London councils urged to use thermal imaging tech

The Audit Commission has challenged London's local government to reduce its carbon emissions using thermal imaging technology, both improving efficiency and reducing carbon footprint.

During the annual London Connects conference in Westminster, Chairman Michael O'Higgins talked on behalf of the Audit Commission, an independent body responsible for making sure public money is spent economically, efficiently and effectively.

He said that London councils had a responsibility to use technology such as aerial thermal imaging, which was already being used by Leicester City Council. Using infrared thermographic imaging, it was possible to see the amount of heat leaking from individual buildings and to plot data on maps of the area.

He used an example of a map from Kirklees in Huddersfield which did a similar exercise showing areas in red being where the most amount of heat was being lost from properties, with the least leakages coming from buildings coloured blue.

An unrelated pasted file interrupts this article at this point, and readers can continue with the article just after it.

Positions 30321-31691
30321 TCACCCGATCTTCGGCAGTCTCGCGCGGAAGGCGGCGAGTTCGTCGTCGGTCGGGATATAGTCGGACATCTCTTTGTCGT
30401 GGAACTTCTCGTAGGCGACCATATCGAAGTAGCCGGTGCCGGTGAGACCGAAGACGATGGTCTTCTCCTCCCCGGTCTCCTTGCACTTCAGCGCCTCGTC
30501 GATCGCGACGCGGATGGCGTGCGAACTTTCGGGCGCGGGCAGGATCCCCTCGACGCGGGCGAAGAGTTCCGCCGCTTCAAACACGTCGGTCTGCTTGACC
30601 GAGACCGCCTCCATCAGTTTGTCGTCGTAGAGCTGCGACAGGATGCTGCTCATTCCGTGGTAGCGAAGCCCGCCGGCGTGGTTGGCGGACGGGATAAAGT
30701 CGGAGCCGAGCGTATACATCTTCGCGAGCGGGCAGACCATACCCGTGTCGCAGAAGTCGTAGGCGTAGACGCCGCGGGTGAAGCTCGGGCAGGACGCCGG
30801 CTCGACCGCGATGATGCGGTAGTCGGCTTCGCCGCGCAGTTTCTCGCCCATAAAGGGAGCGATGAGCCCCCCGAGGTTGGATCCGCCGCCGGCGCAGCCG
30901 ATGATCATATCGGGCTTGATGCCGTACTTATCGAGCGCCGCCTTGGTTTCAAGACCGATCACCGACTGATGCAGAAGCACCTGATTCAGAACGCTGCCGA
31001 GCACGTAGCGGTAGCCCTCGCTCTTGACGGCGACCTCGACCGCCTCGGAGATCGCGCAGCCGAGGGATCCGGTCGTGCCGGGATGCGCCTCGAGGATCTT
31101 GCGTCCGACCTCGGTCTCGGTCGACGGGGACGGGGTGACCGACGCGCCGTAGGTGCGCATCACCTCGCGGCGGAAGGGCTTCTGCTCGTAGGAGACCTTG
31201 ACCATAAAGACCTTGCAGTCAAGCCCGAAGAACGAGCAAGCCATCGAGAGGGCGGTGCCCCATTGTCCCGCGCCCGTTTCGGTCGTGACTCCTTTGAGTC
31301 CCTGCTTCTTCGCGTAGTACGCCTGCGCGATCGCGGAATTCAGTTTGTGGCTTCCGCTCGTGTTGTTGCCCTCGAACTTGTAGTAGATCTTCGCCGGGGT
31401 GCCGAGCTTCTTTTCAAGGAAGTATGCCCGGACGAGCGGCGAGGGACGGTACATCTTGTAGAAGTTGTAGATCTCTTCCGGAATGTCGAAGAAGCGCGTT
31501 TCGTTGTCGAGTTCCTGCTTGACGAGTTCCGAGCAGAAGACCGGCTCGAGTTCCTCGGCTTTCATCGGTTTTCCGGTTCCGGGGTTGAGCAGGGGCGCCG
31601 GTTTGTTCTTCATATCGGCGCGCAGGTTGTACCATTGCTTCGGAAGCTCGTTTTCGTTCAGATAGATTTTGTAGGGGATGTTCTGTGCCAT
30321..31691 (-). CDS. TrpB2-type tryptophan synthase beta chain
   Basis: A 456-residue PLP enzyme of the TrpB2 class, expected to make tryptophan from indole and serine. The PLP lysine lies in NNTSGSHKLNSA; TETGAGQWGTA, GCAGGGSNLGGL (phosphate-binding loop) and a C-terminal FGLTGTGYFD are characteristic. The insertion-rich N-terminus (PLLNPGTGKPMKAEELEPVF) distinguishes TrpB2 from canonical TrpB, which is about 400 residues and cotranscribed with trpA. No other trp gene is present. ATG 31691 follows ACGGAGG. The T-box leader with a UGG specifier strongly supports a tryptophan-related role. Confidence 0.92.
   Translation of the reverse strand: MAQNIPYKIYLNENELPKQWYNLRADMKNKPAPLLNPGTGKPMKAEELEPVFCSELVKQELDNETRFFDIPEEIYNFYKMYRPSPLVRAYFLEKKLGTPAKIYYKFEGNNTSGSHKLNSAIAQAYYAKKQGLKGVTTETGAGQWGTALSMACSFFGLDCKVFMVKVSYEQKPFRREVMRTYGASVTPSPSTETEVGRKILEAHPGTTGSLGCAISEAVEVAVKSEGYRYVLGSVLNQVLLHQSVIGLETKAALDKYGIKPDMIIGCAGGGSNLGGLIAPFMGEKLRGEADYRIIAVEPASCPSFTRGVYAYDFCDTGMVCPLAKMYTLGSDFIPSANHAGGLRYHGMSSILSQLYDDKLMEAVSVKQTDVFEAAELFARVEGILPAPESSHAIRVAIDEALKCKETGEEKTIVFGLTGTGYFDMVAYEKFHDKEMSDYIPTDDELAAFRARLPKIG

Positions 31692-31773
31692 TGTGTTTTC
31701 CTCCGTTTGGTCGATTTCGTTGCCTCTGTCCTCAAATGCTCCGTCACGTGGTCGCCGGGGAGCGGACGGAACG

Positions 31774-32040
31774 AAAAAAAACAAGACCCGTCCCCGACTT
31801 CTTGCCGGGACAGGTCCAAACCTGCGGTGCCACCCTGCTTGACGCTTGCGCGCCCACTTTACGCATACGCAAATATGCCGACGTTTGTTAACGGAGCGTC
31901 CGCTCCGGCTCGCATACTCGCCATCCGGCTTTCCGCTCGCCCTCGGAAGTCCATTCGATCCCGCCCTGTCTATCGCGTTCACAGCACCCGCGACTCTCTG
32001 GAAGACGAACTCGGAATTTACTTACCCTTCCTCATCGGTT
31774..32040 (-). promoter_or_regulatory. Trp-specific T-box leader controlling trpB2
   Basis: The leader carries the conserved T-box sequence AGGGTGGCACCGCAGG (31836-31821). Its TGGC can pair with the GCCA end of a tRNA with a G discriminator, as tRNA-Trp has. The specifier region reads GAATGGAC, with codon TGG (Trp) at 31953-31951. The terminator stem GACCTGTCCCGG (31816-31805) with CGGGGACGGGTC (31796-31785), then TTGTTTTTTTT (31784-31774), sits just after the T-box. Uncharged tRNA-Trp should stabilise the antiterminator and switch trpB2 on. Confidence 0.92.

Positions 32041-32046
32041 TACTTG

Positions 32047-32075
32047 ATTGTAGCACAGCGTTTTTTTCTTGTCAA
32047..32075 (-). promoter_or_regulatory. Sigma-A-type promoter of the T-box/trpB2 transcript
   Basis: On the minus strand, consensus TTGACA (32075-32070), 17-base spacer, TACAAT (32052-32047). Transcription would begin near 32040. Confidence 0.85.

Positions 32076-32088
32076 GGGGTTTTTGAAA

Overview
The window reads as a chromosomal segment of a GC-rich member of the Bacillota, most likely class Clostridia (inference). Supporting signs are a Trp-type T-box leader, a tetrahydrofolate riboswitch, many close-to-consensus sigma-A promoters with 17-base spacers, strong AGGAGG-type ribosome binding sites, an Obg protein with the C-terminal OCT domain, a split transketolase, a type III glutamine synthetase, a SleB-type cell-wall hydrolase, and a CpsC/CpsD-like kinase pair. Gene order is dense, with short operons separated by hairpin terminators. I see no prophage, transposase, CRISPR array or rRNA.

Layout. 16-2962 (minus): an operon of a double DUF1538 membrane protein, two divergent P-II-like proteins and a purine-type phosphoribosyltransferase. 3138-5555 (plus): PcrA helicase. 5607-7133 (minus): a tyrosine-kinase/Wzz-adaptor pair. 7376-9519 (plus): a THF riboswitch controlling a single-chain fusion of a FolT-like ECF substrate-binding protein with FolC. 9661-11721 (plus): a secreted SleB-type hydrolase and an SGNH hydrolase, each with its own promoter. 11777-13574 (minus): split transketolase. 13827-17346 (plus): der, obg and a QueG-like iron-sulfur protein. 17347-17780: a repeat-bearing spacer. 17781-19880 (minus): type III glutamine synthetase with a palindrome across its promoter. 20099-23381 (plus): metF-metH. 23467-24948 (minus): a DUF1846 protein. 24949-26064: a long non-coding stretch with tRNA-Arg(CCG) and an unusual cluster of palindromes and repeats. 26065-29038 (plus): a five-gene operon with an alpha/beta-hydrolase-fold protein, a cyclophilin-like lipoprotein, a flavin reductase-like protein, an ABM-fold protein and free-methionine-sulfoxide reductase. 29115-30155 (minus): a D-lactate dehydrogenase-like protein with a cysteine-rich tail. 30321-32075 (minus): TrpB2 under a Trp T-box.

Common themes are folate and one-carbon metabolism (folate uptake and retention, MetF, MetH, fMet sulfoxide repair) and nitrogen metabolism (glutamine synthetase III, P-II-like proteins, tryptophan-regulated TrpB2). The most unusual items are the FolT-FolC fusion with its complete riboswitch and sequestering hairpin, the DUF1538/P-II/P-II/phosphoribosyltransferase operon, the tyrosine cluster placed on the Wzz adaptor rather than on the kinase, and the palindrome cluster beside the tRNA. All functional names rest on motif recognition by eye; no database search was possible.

O'Higgins said: "On the website you can zoom down to the level of the individual houses and see which of the biggest emitters are. It can identify which private residential buildings are energy hotspots or waste spots, and offer programmes to people living in those houses to reduce heat loss."

Kirklees was already offering insulation free to people in the worst areas, with Leicester offering some 100,000 affected home owners free roof insulation and upgrading. Leicester Council had given 250,000 to pay for it, with British Gas matching that figure.

"I believe that it will be of benefit of all London councils did the same as Leicester, Kirklees, South Derbyshire or indeed Haringey which are doing this," O'Higgins said. The commission's estimate for the carbon footprint of all London's boroughs added together is 30 millions tons of CO2. That's a lot of carbon."

O'Higgins responded to a question that people might be unhappy that councils would be in affect spying' on residents and their buildings, similarly to the recent controversy over the photo mapping tool Google Street View.

"With something like thermal imaging, what we are doing effectively is bringing something to people's attention that they might not be full aware of. They may know they may like to improve their insulation but they may not know they are twice or as bad as they could be, which would cost them twice as much" he said.

"I don't think we've got to the point yet where anybody is proposing legislation or to make it mandatory."